Rory17

Active Member
Joined
Jul 2, 2017
Messages
103
Reaction score
25
Age
23
Hi 👋,
Does being vegan actually save animals or does it just not support the slaughtering? Do the animals still get slaughtered anyway?
Thanks.
 

Lou

Well-Known Member
Joined
Jun 8, 2018
Messages
2,241
Reaction score
2,114
Age
64
Location
San Mateo, Ca
Lifestyle
Vegan
Depends on your perspective, who you ask, and throw in a dash of semantics.

If you ask NPR claims the answer is close to 100 animals a year. PETA says close to 200. OneGreenPlanet figures about 400 animals a year.

Those numbers are just on paper. Calculations. If demand drops then the suppliers must grow or harvest less product. Very few animals are being rescued and sent to sanctuaries. The numbers are maybe just the breeders not breeding as much. For unfarmed Seafood, those numbers are harder. With lower demand, fewer animals are harvested.

The semantic issue is how we are defining saving. If to be saved the animal has to be rescued - the number is pretty low. But if saving represents not being harvested - then those higher numbers are valid.

But don't worry about those sets of numbers. Think of how if you WERE NOT vegan, how many animals slaughters would you supporting or participating in.
 

TofuRobot

Active Member
Joined
Nov 20, 2018
Messages
735
Reaction score
710
Location
Southern California, USA
Lifestyle
Vegan
Well, of course it does. It saves them by reducing the demand for animals being raised for slaughter. Ergo, fewer animals will suffer for the sake of someone's plate (and whatever else, by not choosing to buy leather/wool/silk, etc).
 

Forest Nymph

Well-Known Member
Joined
Nov 18, 2017
Messages
1,455
Reaction score
1,124
Age
37
Location
Northern California
Lifestyle
Vegan
Yes, we live in a capitalist society. Capitalism hinges on supply and demand. If demand shrinks, but there's an excess of supply, the farms lose money. No capitalist wants that. So subsequently supply (animal slaughter) shrinks according to demand.

People choosing vegan, one by one, or in small groups, gradually has lead to the existence in the US stock market called the Vegan Climate Index. This is a measure of stocks of ONLY companies both environmentally and vegan friendly. Now wealthy investors and fast food restaurants and even meat companies are responding to the demand for plant based products. This in turn will decrease the number of animal products consumed.

Furthermore, due to vegans, allergies and paleo freaks, dairy farms are actually closing down because of decrease in demand for milk.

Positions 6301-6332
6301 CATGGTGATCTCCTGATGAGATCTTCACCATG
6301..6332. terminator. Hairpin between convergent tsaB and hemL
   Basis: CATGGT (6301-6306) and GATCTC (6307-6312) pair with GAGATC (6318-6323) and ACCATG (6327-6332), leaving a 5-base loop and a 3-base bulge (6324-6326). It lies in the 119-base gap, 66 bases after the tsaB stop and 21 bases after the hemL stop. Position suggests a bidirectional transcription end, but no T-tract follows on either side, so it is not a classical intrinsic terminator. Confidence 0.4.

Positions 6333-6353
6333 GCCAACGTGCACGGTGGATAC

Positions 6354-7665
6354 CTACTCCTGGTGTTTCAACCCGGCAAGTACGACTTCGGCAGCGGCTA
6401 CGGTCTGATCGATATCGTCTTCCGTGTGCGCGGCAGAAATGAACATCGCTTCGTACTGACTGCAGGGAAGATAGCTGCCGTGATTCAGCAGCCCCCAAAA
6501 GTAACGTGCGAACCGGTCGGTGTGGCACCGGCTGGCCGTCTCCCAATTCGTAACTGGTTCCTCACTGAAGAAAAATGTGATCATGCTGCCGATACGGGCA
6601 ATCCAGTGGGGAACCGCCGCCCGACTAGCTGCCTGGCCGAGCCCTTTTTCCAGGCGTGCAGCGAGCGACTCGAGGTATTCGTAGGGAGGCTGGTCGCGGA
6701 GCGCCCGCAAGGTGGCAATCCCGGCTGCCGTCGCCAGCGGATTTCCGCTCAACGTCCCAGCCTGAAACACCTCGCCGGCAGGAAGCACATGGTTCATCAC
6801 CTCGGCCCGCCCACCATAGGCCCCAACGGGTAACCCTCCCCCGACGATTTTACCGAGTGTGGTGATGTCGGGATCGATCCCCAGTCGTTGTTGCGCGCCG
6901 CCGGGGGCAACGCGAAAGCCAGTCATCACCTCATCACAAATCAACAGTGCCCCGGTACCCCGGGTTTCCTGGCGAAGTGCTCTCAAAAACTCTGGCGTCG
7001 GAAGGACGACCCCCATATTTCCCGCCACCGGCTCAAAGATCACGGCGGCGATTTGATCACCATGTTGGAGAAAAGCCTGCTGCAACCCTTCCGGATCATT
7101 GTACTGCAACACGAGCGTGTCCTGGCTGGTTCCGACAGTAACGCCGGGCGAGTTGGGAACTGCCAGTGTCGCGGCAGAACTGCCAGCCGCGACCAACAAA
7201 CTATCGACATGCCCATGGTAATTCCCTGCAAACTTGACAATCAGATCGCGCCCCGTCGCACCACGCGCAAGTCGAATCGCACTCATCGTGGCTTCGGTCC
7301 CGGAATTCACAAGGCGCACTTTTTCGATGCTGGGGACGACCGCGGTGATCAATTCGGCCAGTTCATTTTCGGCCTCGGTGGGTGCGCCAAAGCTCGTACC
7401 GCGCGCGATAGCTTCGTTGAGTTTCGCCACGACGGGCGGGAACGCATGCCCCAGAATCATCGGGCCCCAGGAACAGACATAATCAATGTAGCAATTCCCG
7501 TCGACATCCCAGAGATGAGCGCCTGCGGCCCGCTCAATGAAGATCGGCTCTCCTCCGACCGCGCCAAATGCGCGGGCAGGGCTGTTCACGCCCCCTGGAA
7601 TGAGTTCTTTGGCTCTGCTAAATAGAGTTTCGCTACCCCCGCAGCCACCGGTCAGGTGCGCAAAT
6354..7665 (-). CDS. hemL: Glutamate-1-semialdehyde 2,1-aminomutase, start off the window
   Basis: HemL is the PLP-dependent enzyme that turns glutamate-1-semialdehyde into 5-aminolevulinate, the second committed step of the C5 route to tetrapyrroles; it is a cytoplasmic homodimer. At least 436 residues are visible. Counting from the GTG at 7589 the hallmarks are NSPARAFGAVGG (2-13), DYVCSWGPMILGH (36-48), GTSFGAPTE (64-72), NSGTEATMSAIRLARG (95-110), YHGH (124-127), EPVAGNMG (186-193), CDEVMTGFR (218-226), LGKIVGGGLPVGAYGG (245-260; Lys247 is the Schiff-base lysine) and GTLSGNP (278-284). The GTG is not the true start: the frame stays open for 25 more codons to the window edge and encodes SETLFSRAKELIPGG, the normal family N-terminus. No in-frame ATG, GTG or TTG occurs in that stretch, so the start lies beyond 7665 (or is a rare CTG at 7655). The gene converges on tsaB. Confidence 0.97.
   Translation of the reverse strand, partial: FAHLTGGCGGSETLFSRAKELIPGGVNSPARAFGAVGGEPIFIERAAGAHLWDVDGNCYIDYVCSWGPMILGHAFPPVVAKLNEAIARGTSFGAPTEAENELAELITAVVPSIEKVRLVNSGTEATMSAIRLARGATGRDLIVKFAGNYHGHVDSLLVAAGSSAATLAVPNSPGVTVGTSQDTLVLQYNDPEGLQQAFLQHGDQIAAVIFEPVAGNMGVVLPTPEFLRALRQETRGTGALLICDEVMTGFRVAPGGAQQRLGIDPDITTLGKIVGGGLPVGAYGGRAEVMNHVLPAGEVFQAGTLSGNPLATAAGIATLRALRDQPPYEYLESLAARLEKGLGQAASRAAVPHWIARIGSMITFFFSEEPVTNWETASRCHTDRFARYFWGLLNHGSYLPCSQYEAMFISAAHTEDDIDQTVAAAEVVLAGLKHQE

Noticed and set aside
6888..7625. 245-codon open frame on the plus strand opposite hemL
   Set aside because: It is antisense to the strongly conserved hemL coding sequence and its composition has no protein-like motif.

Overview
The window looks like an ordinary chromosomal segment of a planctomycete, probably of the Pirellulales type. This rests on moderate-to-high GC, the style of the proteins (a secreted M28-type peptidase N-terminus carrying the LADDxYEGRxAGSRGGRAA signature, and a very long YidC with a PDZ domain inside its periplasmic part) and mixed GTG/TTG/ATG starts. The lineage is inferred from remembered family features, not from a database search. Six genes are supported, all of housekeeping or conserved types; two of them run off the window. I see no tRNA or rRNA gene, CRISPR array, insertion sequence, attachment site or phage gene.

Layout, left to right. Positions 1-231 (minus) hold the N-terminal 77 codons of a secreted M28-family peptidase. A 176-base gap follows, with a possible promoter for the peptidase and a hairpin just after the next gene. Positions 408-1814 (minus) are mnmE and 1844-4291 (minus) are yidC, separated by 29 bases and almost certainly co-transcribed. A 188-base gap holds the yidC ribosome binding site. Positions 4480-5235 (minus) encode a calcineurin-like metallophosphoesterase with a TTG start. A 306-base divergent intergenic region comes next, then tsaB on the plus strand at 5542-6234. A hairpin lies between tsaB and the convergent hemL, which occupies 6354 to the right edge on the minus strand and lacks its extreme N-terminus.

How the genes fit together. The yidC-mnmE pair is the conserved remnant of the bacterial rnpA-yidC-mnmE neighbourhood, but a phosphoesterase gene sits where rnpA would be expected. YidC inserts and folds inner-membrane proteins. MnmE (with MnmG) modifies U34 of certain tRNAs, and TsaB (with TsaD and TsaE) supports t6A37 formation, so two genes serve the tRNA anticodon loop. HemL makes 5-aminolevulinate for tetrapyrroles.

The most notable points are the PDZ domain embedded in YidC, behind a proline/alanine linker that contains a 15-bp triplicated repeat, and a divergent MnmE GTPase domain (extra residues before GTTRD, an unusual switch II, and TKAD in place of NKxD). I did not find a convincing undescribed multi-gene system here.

This is why as a vegan it's much more important for you to refrain from purchasing non vegan products for omni friends, stop cooking animals for spouses, and enforce veganism on your children like a real parent with a grasp of basic pedagogy, than it is to cry because you accidentally ate half a teaspoon of mayonnaise on your veggie burger. It's all about changing the real world, not obsessing on personal purity.
 

Jamie in Chile

Active Member
Joined
Jul 2, 2016
Messages
606
Reaction score
298
Age
39
Lifestyle
Vegetarian
Hi 👋,
Does being vegan actually save animals or does it just not support the slaughtering? Do the animals still get slaughtered anyway?
Thanks.
Animals are bred, raised and killed in response to demand. For each person going vegan, less animals will be bred in the first place. They will not suffer and they will not die because they will never even be born.

Saying that going vegan saves animals from slaughter or from death is (probably/mostly) not true. As if the animals producers breed the same number of animals and then they hear someone went vegan and so they just set aside 100 a year thereafter to live out great lives on the farm. Of course they don't. And no-one is saying that, in fact. But the way some people talk about "saving" animals sometimes seems to gives that impression to people!

The truth is that going vegan offers no benefit for the animals whatsoever unless you think their life is so awful that it would be better not to be born - which in the case of some animals, notably factory farmed chickens and maybe pigs, may actually be true.

However, that doesn't justify eating meat since eating meat is still immoral, and it is still immoral to do what meat eaters do regardless of the fact that it gives animals a life, It's easy to understand this simply by imaging that we were breeding humans for meat in the same way.

Also, for each person going vegan a significant amount of the earth's resources will be saved (water, land, less pollution and global warming) meaning that more humans and/or wild animals can exist or that the ones currently here can have better lives. Therefore, going vegan does lead to a net good.

All of what I'm saying only applies to bred meat though, which is most meat and fish farms.